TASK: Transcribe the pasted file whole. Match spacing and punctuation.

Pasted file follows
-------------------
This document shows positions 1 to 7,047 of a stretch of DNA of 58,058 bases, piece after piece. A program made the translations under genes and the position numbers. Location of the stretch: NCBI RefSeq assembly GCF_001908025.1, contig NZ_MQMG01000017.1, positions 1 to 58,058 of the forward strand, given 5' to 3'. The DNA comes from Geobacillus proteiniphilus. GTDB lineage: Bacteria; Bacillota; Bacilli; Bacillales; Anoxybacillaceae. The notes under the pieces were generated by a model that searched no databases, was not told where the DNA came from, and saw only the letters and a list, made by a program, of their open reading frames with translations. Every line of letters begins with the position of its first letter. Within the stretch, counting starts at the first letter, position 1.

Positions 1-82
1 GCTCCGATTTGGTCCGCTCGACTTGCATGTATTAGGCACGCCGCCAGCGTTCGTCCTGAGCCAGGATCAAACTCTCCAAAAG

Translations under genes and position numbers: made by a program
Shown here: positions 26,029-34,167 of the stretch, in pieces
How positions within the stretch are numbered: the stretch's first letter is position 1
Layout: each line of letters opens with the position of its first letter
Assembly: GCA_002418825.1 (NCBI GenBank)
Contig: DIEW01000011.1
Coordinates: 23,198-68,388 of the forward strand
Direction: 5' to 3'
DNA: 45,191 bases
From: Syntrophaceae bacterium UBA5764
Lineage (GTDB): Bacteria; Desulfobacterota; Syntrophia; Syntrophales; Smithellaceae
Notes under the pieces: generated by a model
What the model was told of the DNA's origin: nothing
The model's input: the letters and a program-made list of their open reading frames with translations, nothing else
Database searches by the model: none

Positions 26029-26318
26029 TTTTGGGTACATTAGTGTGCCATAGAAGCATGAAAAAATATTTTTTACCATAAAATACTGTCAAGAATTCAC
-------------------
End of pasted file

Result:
This document shows positions 1 to 7,047 of a stretch of DNA of 58,058 bases, piece after piece. A program made the translations under genes and the position numbers. Location of the stretch: NCBI RefSeq assembly GCF_001908025.1, contig NZ_MQMG01000017.1, positions 1 to 58,058 of the forward strand, given 5' to 3'. The DNA comes from Geobacillus proteiniphilus. GTDB lineage: Bacteria; Bacillota; Bacilli; Bacillales; Anoxybacillaceae. The notes under the pieces were generated by a model that searched no databases, was not told where the DNA came from, and saw only the letters and a list, made by a program, of their open reading frames with translations. Every line of letters begins with the position of its first letter. Within the stretch, counting starts at the first letter, position 1.

Positions 1-82
1 GCTCCGATTTGGTCCGCTCGACTTGCATGTATTAGGCACGCCGCCAGCGTTCGTCCTGAGCCAGGATCAAACTCTCCAAAAG

Translations under genes and position numbers: made by a program
Shown here: positions 26,029-34,167 of the stretch, in pieces
How positions within the stretch are numbered: the stretch's first letter is position 1
Layout: each line of letters opens with the position of its first letter
Assembly: GCA_002418825.1 (NCBI GenBank)
Contig: DIEW01000011.1
Coordinates: 23,198-68,388 of the forward strand
Direction: 5' to 3'
DNA: 45,191 bases
From: Syntrophaceae bacterium UBA5764
Lineage (GTDB): Bacteria; Desulfobacterota; Syntrophia; Syntrophales; Smithellaceae
Notes under the pieces: generated by a model
What the model was told of the DNA's origin: nothing
The model's input: the letters and a program-made list of their open reading frames with translations, nothing else
Database searches by the model: none

Positions 26029-26318
26029 TTTTGGGTACATTAGTGTGCCATAGAAGCATGAAAAAATATTTTTTACCATAAAATACTGTCAAGAATTCAC